Document Type

Conference Proceeding


Review of Progress in Quantitative Nondestructive Evaluation

Publication Date



Kingston, RI


Nondestructive testing (NDT) for flaws in materials and structures has undergone an evolutionary change over the past 50 years. In the U.S. it has moved from a testing strategy (NDT) with a zero defects requirement to a test and evaluate technology (NDE) based upon damage tolerant design considerations. Here it is assumed that the part will always contain defects but those greater than a critical size, specified by fracture mechanics, will be removed by inspection thereby resetting the part’s service clock. In this talk, events will be identified that were critical in promoting this paradigm shift and in moving on to quantitative NDE (QNDE). A number of major research programs were also initiated to upgrade NDT to meet the new requirements; principal attention in this talk will be given to research highlights initiated in the first of these programs, the DARPA∕AFML Interdisciplinary Program for Quantitative Flaw Definition that was established 35 years ago. Its purpose was threefold: to develop a new core science∕people base for inspection technology that could meet the new requirements, to set the stage for new field—adaptable engineering tools, and to initiate the current continuing series of quantitative NDE (QNDE) meetings. Advances initiated in this program and pursued by many over the years have resulted in a scientific core structure for quantitative NDE (QNDE) based on a linkage of fundamental models of the various measurement processes that are involved in any inspection and∕or technology. These models and their linkage will be discussed and the core structure defined. A new and powerful set of engineering tools—i.e. simulation programs for UT, X‐ray, and EC technologies ‐has also been developed using these models. Applications of these tools will be highlighted and their role in other advanced programs including Structural Health Monitoring and Condition‐Based Maintenance will be noted. Finally, a discussion of visions of future opportunities and directions for QNDE will be given.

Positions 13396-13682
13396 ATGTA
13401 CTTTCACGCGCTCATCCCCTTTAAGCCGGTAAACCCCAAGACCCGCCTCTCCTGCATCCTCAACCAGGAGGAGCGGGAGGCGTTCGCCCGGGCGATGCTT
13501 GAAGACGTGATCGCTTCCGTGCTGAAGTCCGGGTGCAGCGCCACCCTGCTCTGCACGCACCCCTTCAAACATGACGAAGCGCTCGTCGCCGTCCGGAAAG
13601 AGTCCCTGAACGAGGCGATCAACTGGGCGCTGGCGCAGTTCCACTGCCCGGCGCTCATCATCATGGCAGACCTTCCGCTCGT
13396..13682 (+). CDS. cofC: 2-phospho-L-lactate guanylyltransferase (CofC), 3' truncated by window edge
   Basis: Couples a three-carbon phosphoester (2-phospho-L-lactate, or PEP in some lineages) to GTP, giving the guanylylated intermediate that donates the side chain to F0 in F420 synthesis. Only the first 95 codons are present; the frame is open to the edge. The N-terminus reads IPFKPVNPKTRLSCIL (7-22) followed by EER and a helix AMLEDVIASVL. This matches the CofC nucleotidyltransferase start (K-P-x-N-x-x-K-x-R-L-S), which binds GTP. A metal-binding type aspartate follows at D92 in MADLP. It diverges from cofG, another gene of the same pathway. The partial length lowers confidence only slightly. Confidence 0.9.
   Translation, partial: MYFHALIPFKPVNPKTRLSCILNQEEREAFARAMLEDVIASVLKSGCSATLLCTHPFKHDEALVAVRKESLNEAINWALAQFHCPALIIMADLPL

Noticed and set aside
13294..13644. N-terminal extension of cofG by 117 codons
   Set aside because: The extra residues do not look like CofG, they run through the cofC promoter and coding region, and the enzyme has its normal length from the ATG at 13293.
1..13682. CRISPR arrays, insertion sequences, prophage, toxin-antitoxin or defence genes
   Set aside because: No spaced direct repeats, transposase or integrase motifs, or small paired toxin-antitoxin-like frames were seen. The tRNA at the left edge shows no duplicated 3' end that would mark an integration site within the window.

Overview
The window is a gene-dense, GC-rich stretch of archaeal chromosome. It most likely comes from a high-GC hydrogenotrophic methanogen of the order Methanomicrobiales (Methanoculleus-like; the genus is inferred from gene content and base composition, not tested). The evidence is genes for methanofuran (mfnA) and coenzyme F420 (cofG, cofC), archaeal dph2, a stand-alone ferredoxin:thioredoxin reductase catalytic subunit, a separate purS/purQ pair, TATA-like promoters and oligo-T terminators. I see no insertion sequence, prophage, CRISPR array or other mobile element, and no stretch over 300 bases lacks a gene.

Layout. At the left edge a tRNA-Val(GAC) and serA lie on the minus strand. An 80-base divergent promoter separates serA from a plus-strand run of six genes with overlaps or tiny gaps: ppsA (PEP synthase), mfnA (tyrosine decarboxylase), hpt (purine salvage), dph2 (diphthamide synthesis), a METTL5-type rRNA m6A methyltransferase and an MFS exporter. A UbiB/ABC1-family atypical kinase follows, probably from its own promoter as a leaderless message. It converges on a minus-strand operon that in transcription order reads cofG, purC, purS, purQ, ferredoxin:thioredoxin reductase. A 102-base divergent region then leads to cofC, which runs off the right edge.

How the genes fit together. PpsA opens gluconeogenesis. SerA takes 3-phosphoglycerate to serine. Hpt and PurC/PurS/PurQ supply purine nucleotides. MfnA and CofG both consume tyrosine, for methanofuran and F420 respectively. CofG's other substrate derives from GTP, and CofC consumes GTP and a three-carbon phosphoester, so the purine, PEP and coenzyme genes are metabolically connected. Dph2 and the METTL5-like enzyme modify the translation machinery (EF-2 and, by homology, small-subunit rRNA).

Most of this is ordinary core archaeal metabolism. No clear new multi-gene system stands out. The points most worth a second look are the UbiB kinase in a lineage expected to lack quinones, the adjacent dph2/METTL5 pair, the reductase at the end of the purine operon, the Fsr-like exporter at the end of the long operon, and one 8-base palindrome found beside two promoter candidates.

Copyright 2010 American Institute of Physics. This article may be downloaded for personal use only. Any other use requires prior permission of the author and the American Institute of Physics.

This article appeared in AIP Conference Proceedings 1211 (2010): 3–25 and may be found at

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American Institute of Physics




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